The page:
The lending unit of crypto firm Genesis, Genesis Global Capital, has filed for bankruptcy protection in the United States, owing creditors at least $3.4 billion. The filing comes after the crypto lender froze customer redemptions on November 16th, following the collapse of major exchange FTX which sent shockwaves through the crypto sector.
The bankruptcy filing is the latest crypto failure triggered by a market collapse that wiped about $1.3 trillion off the value of crypto tokens last year. The highly interconnected sector has continued to be affected by the market collapse, even as bitcoin has rallied so far in 2023.
Ivan Kachkovski, currency and crypto strategist at UBS, said that the bankruptcy “doesn’t come as a shock to the markets” and that “It remains to be seen if the chain effect would go on.”
The company’s filing with the U.S. Bankruptcy Court for the Southern District of New York estimated that it had more than 100,000 creditors and that its assets were worth $5.3 billion and debts, including intercompany liabilities, were worth $5.1 billion as of November 30th.
Genesis has outlined a plan to exit the bankruptcy by May 19th, according to court filings. It will try to sell its assets at an auction within three months to repay creditors, the filings say. Genesis Global Holdco, the parent of Genesis Global Capital, and another lending unit Genesis Asia Pacific have also filed for bankruptcy protection.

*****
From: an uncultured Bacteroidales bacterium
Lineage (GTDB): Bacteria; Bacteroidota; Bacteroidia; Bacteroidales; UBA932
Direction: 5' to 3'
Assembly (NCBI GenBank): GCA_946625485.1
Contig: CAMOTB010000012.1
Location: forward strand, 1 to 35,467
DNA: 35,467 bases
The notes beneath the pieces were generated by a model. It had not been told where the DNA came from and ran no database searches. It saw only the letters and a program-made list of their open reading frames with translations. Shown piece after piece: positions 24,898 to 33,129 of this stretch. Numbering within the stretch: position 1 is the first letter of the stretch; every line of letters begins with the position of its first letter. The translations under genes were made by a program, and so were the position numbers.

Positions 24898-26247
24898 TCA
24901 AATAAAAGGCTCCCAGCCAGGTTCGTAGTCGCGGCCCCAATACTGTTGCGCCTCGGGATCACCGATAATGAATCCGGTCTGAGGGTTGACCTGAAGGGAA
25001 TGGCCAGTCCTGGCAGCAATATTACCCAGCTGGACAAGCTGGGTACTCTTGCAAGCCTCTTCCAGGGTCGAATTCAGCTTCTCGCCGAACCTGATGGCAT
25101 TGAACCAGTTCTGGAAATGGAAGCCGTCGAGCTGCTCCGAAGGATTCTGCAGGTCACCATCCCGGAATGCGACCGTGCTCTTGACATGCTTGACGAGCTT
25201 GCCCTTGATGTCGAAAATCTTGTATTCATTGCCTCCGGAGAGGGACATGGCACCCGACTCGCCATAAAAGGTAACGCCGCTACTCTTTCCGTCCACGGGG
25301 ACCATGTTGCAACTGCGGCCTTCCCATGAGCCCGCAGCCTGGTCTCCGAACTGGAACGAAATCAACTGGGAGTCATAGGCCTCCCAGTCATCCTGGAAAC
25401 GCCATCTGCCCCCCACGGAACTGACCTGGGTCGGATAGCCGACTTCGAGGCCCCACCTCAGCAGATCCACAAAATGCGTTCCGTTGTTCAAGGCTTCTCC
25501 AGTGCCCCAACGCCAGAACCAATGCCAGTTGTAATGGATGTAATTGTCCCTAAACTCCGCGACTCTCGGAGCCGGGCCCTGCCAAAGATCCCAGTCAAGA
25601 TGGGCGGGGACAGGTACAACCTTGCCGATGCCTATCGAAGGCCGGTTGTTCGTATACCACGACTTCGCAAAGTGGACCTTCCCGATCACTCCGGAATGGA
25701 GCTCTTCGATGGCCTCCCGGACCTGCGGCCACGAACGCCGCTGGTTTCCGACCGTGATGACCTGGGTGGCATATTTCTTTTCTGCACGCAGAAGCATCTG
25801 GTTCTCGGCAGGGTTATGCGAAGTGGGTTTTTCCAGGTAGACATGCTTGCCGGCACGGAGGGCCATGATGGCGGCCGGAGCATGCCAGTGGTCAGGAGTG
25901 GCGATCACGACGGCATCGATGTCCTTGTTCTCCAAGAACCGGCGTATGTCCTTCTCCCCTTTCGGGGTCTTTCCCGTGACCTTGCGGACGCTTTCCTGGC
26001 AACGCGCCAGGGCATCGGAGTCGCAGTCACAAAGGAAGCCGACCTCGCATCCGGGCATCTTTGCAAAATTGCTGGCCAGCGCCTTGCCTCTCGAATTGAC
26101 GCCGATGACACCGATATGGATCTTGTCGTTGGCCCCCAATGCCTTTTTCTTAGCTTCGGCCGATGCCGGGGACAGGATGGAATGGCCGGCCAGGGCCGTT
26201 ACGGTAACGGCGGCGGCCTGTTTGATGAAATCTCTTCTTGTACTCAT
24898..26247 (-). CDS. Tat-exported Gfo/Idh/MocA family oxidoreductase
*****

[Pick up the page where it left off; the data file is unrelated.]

Genesis Global Holdco said in a statement that it would contemplate a potential sale or stock-related transaction, to pay creditors and that it had $150 million in cash to support the restructuring. It added that Genesis’ derivatives and spot trading, broker-dealer, and custody businesses were not part of the bankruptcy process, and would continue their client trading operations.
Genesis’ owner, Digital Currency Group (DCG), said in a statement that neither DCG nor its employees, including those sitting on the Genesis board, were involved in the decision to file for bankruptcy.